The humble comma – a matter of life or death?

American film producer Samuel Goldwyn said “a verbal agreement isn’t worth the paper it’s written on”  but was someone actually hanged over a comma?

Law is about words and what is written down recording what is to be or was agreed.  Even where agreements were not put into writing, lawyers will argue about what the parties intended to agree.  Legal documents have a reputation for being verbose and unintelligible to the ordinary person.  For many people, they see the documents as being unnecessarily complicated in order for lawyers to make a living.

That, of course, is not true: it was American film producer Samuel Goldwyn who said “a verbal agreement isn’t worth the paper it’s written on” and how true that is, but spending time and money in drafting a written contract is not always fool proof either.

A recent case in the United States highlighted the importance of punctuation in documents.  In Maine, a group of dairy drivers were in dispute with their employer about overtime pay.  The dispute centred over a law in that State which said the following activities do not count for overtime pay;

“the canning, processing, preserving, freezing, drying, marketing, storing, packing for shipment or distribution of:

  1. Agricultural produce;
  2. Meat and Fish products; and
  3. Perishable Foods.”

The drivers argued that the lack of a comma between “packing for shipment” and “or distribution” meant that the packing for shipment or distribution was one activity.  The drivers involved were required only to distribute the goods and not to pack them.  The appeal Court decided that the drivers were correct and that “packing for shipment or distribution” should be taken as one activity and thus the drivers were eligible for overtime pay.

The Oxford Comma

The insertion of a comma before the final “and” in a list is known as the Oxford Comma and its usage (or non-usage) makes academics and grammarians very excited.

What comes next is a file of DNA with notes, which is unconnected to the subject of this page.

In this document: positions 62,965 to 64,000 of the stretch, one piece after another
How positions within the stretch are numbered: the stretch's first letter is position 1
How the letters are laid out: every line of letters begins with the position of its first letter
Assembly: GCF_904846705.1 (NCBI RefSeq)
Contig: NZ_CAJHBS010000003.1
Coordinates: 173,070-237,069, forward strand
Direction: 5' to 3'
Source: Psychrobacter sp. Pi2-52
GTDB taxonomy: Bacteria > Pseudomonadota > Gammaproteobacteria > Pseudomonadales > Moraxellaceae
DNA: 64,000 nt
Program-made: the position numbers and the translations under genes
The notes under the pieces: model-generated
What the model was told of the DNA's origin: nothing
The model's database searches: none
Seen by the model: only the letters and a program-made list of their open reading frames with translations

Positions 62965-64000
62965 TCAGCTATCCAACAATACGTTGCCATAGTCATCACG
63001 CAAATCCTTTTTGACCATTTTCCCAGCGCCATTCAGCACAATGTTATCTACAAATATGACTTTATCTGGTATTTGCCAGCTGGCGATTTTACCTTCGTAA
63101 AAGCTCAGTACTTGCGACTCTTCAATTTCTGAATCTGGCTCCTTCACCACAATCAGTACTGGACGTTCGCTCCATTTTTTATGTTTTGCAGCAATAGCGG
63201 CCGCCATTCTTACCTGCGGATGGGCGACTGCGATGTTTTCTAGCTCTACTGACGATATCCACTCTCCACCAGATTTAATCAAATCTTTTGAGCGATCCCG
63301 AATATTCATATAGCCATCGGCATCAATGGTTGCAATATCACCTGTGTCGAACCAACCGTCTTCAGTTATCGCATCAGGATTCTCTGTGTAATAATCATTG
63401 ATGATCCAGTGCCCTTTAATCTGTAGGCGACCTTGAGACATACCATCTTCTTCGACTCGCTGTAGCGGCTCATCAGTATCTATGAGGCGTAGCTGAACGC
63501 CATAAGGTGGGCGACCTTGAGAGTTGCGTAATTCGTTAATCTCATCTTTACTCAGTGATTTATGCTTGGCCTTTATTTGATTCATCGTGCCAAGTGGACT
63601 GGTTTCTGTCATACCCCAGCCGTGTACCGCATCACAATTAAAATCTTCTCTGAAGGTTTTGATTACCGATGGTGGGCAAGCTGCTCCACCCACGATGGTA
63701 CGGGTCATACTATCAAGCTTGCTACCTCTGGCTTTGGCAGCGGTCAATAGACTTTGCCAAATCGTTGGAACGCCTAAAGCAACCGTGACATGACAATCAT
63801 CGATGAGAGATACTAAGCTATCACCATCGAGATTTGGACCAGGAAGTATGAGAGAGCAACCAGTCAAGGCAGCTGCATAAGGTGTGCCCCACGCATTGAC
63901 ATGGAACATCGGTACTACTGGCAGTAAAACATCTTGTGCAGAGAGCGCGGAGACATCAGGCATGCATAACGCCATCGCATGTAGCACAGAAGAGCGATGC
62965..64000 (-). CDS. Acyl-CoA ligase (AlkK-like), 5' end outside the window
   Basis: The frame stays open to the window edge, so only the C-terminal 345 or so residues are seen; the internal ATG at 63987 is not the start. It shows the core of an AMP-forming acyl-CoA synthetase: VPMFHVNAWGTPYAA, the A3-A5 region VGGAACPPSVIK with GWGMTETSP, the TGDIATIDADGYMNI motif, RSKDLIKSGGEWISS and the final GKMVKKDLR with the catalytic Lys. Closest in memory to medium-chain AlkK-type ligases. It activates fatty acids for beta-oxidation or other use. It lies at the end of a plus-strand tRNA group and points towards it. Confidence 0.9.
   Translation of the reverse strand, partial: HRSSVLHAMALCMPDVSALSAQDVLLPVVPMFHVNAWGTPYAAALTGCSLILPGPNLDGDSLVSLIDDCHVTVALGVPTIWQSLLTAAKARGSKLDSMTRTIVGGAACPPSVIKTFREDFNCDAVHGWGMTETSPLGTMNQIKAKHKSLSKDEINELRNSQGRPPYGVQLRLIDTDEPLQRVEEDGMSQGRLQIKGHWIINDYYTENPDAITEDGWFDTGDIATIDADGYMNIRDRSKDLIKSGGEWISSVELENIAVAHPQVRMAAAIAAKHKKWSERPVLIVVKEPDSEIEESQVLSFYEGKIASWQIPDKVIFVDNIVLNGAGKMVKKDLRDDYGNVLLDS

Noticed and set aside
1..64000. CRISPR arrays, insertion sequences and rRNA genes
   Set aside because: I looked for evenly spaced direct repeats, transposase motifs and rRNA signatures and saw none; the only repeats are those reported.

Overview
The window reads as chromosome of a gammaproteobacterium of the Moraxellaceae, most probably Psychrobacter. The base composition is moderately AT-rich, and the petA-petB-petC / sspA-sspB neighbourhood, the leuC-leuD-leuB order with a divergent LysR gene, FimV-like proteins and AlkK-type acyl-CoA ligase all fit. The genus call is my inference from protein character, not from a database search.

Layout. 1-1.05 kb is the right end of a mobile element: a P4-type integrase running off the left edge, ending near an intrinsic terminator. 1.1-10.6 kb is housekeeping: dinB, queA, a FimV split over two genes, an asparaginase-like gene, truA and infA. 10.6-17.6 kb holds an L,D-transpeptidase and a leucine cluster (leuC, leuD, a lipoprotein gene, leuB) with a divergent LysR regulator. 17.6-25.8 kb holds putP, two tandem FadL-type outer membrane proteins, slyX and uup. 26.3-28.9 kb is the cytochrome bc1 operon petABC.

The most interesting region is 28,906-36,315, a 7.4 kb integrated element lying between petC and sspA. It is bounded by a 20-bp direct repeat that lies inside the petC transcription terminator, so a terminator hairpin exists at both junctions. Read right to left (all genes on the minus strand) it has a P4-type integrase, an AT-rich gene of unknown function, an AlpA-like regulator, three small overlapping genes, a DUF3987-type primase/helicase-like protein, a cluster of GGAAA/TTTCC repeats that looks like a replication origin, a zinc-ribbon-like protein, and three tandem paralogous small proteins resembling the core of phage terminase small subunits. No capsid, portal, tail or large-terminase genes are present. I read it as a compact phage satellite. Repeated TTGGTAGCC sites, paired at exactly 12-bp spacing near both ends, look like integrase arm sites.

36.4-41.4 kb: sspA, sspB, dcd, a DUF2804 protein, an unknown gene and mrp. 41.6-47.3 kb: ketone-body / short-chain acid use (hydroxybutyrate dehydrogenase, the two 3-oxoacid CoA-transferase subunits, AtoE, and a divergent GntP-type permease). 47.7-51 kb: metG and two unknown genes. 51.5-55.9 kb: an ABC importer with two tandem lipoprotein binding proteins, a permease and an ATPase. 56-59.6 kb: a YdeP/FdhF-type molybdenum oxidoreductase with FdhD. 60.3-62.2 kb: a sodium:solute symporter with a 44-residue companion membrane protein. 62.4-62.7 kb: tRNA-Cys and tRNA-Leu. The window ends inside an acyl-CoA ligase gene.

In this instance thankfully, the only issue at stake was whether the drivers were to be paid overtime or not.  In an earlier example of comma usage, there was a much more serious outcome for the Irish Nationalist Sir Roger Casement, who was hanged in 1916 for treason against the British State.

He was prosecuted under the Treason Act of 1351 and an issue arose as to where the treasonous act had been carried out, in the UK or abroad.  The relevant section of the Act spoke of persons being “adherent to the King’s enemies in his realm, aiding and giving them comfort in the realm or elsewhere”.  The Crown argued that that meant that any treasonous activities carried out anywhere in the world would be an offence under the Act.  His defence argued that for that interpretation to be correct, there needed to be a comma after the word “realm”.  Ultimately, Sir Roger Casement was found guilty and is now famously said to have been “hanged on a comma”.

Thankfully, the contracts and documents we draft today are not likely to have such grotesque outcomes but to avoid adverse outcomes for clients, time does have to be spent in careful drafting and preparation of documents, careful proof reading as well as ensuring that the document in question actually fits the practice of the employer.